2- Since I'm lucky enough to have a substantial pension in the near future, If necessary, I could become even more conservative with the CC'S, or maybe even forgo them at times in the future until conditions became more favorable.




Individual questions/suggestions


Malcolm2 Question #1

What are your expenses? That is more important to compare against income. Include taxes.

Answer: I've been watching what I spend (expenses) very closely & came up with the following monthly budget.

The following stipulations apply:

Taxes: I figured a 20% tax rate. I'm hoping this will be lower. I met with a Tax/Financial pro last week. He's going to do a hypothetical tax return for me. This way I'll know for sure.

Property Taxes & Insurance:
This assumes I've paid off my remaining mortgage of 10k

Car payment & insurance: I haven't had a car payment in about 5 years. I have a 2002 Olds Intrigue that I bought for $12,400.00 in 2003. Been a great car, but developing some minor problems now. Hope it lasts another year or 2. Also, my insurance isn't anywhere near the $70 a month I budget here, but since I'll be buying something newer, I figure it will go up considerably.

Utilities: I plan on getting rid of my smart phone $70 (only use at work) and my landline $33 (tripled in last 20 years) & about 70% of the bill is taxes. Buy a simple trac-phone



Plan A Monthly Cash Flow/Expense Summary:
3,095.00 - 20% Taxes ($619.00) = 2,476.00
2,476.00 - 200 Property Taxes & Homeowners Ins = 2,276.00
2,276.00 - 581 Health Ins COBRA = 1,695.00
1,695.00 - 370 Car Pmt 300 & Ins 70 = 1,325.00
1,325.00 - 320 Groceries 80$ per week = 1,005.00
1,005.00 - 300 *Utilities* = 705.00
705.00 - 50 **Personal Items** = 655.00
655.00 - 500 ***Miscellaneous*** = 155.00

*Utilities* (Gas, Electric,Cable & Internet,Phone,City (Sewer, Water, Garbage)

**Personal Items** This includes, razors, toilet paper, tooth paste, dental floss, paper towels
shampoo, dish-soap, cleaning supplies, monthly haircut, etc

***Miscellaneous*** This includes, Christmas presents, B-Day presents, wedding gifts, magazines,
co pays, car maintenance/repair, appliances, movies, casino gambling, Etc.




Malcolm2 Question #2
Would need to see more details about the covered calls, but not usually a good thing to rely on in ER, and high on the risk scale.

Answer: As I see it, the only risk with writing (out of the money) calls is if the underlying stock soars.
Here's an example of when & why I'll choose to write calls.

On May 17th 2013, I wrote covered calls on 500 shares of JNJ.
I chose Jul 19 - 2013 $90.00

The premium was $ .77 per share.

500 x .77 = $385.00
- $11.88 commissions & fees
Net $373.12

The stock was trading at 87.75 that day & I wrote the calls because I thought J&J' (along with the entire market) had gotten well ahead of themselves.

JNJ closed at 82.62 today & the last trade on the call option was .04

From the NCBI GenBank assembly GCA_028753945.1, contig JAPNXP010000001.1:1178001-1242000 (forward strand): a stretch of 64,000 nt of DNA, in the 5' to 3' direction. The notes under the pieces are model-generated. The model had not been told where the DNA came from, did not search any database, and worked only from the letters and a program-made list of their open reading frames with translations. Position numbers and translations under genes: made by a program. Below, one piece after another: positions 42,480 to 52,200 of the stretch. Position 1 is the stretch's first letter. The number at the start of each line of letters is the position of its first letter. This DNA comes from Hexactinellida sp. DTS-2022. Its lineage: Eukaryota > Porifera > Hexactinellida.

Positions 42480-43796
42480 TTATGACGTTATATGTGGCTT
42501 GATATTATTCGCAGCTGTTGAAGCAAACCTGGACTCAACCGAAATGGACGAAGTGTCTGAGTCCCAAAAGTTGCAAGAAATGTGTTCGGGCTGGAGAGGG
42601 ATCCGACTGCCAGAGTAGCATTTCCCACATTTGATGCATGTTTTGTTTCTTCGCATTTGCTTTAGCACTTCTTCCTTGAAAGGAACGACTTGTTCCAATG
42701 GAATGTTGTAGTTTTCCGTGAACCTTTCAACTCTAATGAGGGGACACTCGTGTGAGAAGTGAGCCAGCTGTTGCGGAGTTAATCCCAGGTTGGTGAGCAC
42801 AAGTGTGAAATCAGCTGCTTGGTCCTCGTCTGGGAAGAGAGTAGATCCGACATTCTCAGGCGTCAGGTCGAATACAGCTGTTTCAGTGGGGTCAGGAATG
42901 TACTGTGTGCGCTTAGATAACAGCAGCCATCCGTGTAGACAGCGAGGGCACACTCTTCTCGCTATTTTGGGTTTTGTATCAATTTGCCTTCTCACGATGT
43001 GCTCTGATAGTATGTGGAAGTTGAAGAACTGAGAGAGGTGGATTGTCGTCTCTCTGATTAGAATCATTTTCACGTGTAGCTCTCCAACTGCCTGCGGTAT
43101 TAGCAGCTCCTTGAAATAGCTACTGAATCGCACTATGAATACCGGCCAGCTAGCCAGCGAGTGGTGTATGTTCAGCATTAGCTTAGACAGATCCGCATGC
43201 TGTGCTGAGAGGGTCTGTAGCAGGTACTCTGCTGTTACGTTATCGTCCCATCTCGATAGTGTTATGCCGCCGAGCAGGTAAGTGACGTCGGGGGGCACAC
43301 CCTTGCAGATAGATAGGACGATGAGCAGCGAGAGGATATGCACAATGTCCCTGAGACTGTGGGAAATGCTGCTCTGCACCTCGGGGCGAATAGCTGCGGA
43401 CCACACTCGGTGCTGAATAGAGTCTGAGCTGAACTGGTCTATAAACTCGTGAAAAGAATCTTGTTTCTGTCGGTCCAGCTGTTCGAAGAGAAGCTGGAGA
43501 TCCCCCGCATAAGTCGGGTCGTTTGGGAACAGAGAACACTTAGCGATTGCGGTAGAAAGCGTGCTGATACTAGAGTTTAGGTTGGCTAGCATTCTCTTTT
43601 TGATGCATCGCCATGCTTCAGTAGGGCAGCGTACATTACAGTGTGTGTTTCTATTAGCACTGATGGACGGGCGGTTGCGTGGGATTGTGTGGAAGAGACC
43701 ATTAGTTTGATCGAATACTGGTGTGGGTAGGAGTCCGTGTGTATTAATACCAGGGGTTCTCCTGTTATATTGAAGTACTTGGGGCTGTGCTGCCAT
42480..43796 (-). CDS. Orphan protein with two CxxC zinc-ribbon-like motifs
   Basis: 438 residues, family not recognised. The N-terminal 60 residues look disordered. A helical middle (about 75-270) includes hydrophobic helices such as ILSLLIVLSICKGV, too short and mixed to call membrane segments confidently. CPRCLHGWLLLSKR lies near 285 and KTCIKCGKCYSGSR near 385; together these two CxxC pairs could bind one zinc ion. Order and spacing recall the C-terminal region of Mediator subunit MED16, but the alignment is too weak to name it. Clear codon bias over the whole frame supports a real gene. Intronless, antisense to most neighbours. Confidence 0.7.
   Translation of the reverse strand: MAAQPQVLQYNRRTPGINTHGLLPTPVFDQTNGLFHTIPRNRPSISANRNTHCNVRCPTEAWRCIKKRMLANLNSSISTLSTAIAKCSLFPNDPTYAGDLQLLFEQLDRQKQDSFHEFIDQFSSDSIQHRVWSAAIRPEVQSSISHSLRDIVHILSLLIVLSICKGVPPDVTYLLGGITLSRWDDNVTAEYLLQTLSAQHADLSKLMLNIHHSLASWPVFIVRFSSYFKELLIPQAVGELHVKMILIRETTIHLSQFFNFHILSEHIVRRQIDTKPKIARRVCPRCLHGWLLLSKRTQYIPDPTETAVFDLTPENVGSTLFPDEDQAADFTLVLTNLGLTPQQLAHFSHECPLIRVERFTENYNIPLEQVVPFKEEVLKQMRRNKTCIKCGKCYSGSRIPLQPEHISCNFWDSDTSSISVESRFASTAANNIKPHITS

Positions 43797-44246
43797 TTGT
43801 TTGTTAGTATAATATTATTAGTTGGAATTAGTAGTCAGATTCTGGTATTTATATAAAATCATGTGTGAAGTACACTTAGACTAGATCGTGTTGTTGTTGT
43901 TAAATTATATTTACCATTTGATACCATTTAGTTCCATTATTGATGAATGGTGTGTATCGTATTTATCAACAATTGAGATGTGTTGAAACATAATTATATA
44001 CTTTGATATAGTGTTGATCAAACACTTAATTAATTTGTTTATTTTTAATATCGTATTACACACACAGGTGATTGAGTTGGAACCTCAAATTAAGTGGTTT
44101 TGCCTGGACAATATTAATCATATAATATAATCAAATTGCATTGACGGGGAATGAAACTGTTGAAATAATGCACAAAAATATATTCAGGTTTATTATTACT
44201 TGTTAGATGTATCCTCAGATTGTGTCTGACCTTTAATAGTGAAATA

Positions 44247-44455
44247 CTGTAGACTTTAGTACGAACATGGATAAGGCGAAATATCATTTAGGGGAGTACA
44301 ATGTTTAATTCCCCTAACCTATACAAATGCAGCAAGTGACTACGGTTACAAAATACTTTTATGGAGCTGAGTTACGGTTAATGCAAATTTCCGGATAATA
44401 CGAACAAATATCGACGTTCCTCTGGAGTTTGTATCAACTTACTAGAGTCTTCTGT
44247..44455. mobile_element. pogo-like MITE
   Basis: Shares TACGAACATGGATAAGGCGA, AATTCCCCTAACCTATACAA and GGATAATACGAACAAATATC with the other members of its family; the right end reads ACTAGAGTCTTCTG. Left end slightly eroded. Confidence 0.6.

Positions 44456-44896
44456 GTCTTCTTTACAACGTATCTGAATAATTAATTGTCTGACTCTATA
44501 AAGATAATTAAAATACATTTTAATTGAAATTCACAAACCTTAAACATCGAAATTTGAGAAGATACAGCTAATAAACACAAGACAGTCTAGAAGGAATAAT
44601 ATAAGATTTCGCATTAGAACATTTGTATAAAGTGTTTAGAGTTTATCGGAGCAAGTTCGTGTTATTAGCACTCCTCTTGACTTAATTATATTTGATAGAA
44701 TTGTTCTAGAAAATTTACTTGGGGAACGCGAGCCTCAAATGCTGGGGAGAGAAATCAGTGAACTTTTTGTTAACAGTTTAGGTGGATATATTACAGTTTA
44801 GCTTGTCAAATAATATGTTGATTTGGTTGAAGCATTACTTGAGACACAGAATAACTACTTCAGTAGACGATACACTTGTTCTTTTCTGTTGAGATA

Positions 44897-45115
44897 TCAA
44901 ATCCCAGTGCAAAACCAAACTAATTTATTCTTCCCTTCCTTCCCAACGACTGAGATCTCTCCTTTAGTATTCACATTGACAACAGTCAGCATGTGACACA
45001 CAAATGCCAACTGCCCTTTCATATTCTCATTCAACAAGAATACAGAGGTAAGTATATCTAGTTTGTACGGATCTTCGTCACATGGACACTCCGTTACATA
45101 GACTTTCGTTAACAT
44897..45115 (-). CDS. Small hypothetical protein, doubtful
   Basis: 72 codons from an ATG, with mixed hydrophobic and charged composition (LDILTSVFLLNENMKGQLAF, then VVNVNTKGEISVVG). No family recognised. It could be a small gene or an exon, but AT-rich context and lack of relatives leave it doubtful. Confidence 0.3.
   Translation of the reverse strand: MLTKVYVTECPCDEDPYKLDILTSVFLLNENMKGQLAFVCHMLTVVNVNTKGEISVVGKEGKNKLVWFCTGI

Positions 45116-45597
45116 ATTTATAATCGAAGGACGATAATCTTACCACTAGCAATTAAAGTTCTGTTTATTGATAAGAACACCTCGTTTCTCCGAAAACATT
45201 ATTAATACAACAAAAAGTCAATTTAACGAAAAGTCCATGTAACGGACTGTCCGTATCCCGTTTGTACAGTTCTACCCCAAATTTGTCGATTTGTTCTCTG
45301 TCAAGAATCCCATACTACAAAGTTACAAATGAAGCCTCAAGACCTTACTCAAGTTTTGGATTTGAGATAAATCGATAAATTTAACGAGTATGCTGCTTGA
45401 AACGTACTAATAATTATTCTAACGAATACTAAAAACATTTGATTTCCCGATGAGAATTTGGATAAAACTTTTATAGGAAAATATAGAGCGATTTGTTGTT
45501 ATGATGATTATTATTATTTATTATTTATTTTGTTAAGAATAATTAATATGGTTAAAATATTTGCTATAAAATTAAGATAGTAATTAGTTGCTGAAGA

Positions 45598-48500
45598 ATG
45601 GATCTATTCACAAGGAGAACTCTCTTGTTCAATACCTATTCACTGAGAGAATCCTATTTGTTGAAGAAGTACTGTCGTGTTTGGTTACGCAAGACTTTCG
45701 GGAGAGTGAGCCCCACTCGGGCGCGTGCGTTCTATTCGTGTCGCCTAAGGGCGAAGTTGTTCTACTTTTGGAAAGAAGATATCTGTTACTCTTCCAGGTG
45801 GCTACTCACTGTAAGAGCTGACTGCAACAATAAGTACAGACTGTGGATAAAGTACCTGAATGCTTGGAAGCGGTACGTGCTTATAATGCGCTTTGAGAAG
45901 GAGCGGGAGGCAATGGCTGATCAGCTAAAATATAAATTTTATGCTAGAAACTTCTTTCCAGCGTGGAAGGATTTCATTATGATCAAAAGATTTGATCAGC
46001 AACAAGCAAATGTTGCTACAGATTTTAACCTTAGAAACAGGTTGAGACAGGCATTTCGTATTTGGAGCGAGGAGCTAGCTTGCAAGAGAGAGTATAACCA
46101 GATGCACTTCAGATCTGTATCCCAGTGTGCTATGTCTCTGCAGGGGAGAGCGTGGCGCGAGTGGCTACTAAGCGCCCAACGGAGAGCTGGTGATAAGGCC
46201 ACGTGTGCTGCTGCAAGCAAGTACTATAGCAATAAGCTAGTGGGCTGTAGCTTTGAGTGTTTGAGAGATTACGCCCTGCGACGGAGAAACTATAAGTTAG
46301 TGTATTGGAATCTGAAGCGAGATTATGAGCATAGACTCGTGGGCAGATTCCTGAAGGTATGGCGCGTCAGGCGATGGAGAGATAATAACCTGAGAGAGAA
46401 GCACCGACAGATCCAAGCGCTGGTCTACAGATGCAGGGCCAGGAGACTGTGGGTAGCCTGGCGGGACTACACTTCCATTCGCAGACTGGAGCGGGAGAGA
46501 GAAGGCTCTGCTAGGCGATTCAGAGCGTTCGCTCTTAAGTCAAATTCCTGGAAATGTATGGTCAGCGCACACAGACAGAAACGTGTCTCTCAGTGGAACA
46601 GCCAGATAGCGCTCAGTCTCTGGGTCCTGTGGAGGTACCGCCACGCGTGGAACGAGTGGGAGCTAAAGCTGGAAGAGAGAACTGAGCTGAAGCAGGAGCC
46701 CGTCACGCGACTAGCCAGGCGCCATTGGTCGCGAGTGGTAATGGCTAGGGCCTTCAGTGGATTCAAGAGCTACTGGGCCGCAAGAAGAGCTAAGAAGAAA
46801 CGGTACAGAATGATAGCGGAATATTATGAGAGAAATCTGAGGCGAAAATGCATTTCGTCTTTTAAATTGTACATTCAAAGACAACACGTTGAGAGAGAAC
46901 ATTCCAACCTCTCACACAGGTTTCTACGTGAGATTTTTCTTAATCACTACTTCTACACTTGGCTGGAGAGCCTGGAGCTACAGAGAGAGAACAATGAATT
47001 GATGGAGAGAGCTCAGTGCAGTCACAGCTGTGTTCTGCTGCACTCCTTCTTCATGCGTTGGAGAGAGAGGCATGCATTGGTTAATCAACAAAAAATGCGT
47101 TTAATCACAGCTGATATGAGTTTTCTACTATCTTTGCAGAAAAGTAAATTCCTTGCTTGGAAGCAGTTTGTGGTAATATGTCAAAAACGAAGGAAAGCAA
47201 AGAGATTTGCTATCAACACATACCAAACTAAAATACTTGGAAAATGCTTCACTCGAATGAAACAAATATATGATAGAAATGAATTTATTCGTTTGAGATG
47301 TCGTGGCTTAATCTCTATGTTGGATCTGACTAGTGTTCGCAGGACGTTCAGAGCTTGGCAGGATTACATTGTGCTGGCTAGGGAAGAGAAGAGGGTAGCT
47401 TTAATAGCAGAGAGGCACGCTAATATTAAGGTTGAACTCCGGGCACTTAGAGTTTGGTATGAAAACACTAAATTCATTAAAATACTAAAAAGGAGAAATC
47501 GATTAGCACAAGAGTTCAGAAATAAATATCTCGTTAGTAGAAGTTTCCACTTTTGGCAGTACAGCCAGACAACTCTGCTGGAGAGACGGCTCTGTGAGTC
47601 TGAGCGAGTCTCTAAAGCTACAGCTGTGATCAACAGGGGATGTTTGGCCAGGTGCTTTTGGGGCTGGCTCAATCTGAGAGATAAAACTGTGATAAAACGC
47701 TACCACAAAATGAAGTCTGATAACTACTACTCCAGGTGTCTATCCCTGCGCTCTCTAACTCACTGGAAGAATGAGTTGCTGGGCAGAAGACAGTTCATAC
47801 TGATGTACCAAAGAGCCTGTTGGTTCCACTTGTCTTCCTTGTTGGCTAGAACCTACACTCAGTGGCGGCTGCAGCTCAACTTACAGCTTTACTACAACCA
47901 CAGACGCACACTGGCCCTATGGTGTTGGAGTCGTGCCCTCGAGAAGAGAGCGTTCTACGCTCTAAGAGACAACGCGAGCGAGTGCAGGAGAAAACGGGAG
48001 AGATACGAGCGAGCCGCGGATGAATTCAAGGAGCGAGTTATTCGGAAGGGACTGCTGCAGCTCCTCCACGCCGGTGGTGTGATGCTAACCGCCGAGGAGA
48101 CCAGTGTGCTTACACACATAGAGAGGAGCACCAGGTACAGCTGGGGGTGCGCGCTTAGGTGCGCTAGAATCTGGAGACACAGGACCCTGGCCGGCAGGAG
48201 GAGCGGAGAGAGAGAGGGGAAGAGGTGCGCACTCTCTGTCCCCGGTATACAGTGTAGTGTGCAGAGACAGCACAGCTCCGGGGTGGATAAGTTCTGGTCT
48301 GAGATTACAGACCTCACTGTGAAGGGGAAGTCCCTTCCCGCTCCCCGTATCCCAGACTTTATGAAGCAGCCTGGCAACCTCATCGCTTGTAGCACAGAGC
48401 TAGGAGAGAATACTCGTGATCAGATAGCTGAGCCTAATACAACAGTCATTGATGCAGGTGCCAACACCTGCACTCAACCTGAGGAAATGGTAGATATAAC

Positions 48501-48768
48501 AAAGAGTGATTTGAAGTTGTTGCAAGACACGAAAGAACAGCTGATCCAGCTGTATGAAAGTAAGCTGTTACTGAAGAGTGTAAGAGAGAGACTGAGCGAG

Of course they don't always go this smooth. Wish they did

Tomorrow, covered calls I wrote on CNK & COG will expire worthless.




Malcolm2 Question #3
You mentioned you plan to exit from the company stock, which is a good thing. Would not the call premiums end?

Answer: The company stock I purchased through the ESPP is held at Harris bank in Chicago. I can't write calls on the shares. As I sell shares, I transfer cash to fidelity & add to my core holdings.
But 'ONLY' when they're on sale.


Malcolm2 Question #3

Medical is an uncertain area. I do not suggest relying on the ACA at all at this point due to many uncertainties about costs, likely major changes/repeal etc.

Perhaps you could grab a part time job with low stress and medical coverage until things work themselves out? That would also enable you to perhaps increase the tax sheltered accounts.

Answer: I've considered working a part time job after I quit, but I doubt I'd be able to get one that offers health benefits. I'll look into this further.


Running_Man

"I think you should go for it. whatever happens down the road won't be as bad as what is happening right now to you i think"

Thanks for the motivation Running Man!



pb4uski Question #1

"If we slipped back into a recession what would happen to your plan? Have you run your plan through Quicken Lifetime Planner or Firecalc or Financial Engines ?

Answer: No I haven't. I'll look into that. BTW: I'm not sure we were ever 'out' of a recession.


pb4uski Question #2

"Given your large taxable portfolio, if you do move forward I wonder if you might be better off forgoing the SEPPs from your tax-deferred accounts and instead just withdraw $700 a month from your taxable portfolio. Your income and taxes would be much lower and you might be able to receive more generous Obamacare health insurance subsidies that would help offset your health insurance costs. Also, you would not be shackled by the SEPP rules.